Article Date: 1/1/2009

To Be a Doctor
UPFRONT

To Be a Doctor

JASON S. SLAKTER, MD

In the 1970s and 1980s, the top college graduates fought for admission to law school or medical school. These professions were perceived as the pinnacles of success in our society at the time. In the last 2 decades, however, the "best and brightest" were drawn into the world of finance and Wall Street, lured by the prospect of huge monetary rewards and the possibility of a lavish lifestyle. Last year saw all that come to an end, with the economic crisis and the associated massive job losses and pay cuts throughout the financial sector.

In just the last few months, I have heard more and more people talk about how they are reconsidering what they want to do with their lives. Many younger people are looking again toward medicine as an opportunity for a more secure and stable occupation. Of greater importance, these changes in the economy have caused many to recognize the satisfaction they might achieve in the medical profession beyond simple financial reward. This change in attitude brings to mind an encounter I had as a member of a residency admissions committee almost 10 years ago.

At that time, we had an applicant who had been a successful investment fund manager who had decided to pursue a career in medicine. He had come to the realization that while having achieved financial success, he was not experiencing the desired level of personal satisfaction in his work. He described his dilemma as follows: "I was moving money around from place to place but not really helping anyone in the process." He had taken a hard look at his life and decided that what he wanted was to make less money and more significant contributions to society. I am pleased to report that this young man is now a successful, enthusiastic, and, more importantly, satisfied member of the ophthalmic community.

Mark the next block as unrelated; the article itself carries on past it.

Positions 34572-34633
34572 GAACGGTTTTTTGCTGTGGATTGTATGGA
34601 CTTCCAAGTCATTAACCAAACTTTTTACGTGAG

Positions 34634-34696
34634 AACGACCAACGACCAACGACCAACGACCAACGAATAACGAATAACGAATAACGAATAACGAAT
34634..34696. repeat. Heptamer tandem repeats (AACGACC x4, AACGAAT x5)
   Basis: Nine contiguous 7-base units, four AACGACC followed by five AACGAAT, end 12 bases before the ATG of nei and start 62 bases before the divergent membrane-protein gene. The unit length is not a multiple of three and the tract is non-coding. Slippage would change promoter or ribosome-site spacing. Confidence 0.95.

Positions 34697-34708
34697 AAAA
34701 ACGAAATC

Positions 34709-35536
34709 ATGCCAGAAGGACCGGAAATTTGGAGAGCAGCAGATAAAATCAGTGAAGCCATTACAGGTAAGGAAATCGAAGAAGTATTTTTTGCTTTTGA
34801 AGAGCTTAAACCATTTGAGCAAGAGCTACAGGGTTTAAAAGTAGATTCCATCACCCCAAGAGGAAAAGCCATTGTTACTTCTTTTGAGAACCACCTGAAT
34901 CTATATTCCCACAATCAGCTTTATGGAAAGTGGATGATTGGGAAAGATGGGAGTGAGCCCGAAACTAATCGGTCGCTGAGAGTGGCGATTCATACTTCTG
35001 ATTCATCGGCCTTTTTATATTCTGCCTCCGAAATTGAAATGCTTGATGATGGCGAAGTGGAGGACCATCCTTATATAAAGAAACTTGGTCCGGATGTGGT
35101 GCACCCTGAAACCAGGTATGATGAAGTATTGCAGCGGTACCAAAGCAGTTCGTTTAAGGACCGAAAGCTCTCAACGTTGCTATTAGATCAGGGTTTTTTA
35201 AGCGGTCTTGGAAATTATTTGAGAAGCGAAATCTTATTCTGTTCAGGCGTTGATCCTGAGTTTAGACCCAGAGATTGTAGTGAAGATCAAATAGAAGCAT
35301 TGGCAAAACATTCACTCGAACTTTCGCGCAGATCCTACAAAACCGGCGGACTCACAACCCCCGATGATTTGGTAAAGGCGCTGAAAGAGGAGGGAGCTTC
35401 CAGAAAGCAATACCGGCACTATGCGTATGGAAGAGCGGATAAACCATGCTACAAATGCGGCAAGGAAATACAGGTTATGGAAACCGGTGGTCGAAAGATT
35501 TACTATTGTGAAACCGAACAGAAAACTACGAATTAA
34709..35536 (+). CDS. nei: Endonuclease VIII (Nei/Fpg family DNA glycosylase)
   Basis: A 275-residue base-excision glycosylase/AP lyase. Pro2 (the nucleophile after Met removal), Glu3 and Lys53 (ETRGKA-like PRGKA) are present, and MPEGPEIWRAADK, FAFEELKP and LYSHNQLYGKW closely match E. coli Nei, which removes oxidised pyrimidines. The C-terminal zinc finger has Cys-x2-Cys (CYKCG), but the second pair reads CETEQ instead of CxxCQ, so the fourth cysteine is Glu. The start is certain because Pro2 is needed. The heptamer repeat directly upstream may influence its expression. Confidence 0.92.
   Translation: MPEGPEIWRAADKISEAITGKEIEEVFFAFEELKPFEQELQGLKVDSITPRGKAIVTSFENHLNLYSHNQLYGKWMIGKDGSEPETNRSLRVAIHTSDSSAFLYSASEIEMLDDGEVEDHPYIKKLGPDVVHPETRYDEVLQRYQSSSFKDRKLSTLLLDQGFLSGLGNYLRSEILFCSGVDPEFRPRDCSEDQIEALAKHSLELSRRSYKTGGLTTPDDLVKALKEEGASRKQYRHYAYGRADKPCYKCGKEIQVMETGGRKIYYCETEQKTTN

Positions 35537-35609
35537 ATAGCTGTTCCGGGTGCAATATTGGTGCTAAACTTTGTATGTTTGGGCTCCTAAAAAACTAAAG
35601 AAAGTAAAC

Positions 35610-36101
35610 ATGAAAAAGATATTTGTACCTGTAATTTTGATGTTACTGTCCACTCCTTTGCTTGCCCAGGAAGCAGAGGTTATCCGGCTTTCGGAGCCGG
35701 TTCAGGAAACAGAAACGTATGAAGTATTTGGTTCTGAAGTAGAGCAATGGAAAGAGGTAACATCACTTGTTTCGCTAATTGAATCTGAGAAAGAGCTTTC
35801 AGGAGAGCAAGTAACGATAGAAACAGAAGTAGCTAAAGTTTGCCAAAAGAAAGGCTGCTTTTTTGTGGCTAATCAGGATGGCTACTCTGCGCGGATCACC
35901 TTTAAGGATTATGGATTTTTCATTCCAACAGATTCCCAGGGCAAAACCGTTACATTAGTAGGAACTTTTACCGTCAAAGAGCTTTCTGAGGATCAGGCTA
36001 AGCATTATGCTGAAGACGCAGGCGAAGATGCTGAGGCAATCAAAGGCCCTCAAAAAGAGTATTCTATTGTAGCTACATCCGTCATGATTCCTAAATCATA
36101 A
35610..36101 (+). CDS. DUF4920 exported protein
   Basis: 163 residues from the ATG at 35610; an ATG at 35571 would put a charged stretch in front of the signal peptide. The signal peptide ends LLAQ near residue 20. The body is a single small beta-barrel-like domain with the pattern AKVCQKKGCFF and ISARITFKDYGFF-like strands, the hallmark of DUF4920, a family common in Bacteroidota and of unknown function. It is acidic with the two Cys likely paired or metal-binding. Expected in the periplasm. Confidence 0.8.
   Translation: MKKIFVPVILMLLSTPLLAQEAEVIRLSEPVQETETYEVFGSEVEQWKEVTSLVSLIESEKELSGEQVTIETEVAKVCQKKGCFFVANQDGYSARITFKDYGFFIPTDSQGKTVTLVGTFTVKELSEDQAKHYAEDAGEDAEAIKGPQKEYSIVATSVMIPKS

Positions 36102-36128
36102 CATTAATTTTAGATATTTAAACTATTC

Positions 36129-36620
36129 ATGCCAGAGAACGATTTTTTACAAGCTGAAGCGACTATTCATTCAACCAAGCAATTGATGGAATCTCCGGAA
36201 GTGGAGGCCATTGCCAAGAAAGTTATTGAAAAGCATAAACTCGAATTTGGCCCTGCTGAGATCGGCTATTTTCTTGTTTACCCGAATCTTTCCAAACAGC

THE ROAD AHEAD

Without doubt, we face significant challenges in our profession, including more stringent regulatory requirements, ongoing malpractice concerns, and potential decreases in reimbursement. In spite of these difficulties, there is also no question that we derive great benefits from the work we do in helping our patients to see better and experience more enjoyable lives. As we start the new year, I think it is a good time to reflect on all of the positive aspects of being a physician: the expectation of a comfortable lifestyle, a high level of job security, and, most importantly, an almost unequaled sense of personal fulfillment and gratification.

This month, Retinal Physician welcomes three new additions to its editorial board: Michael D. Ober, MD of Southfield, Michigan, Anne Fung, MD, of San Francisco and Diana V. Do, MD, of Baltimore. We thank them for their willingness to share their insights and expertise in these pages for the benefit of the subspecialty.


Retinal Physician, Issue: January 2009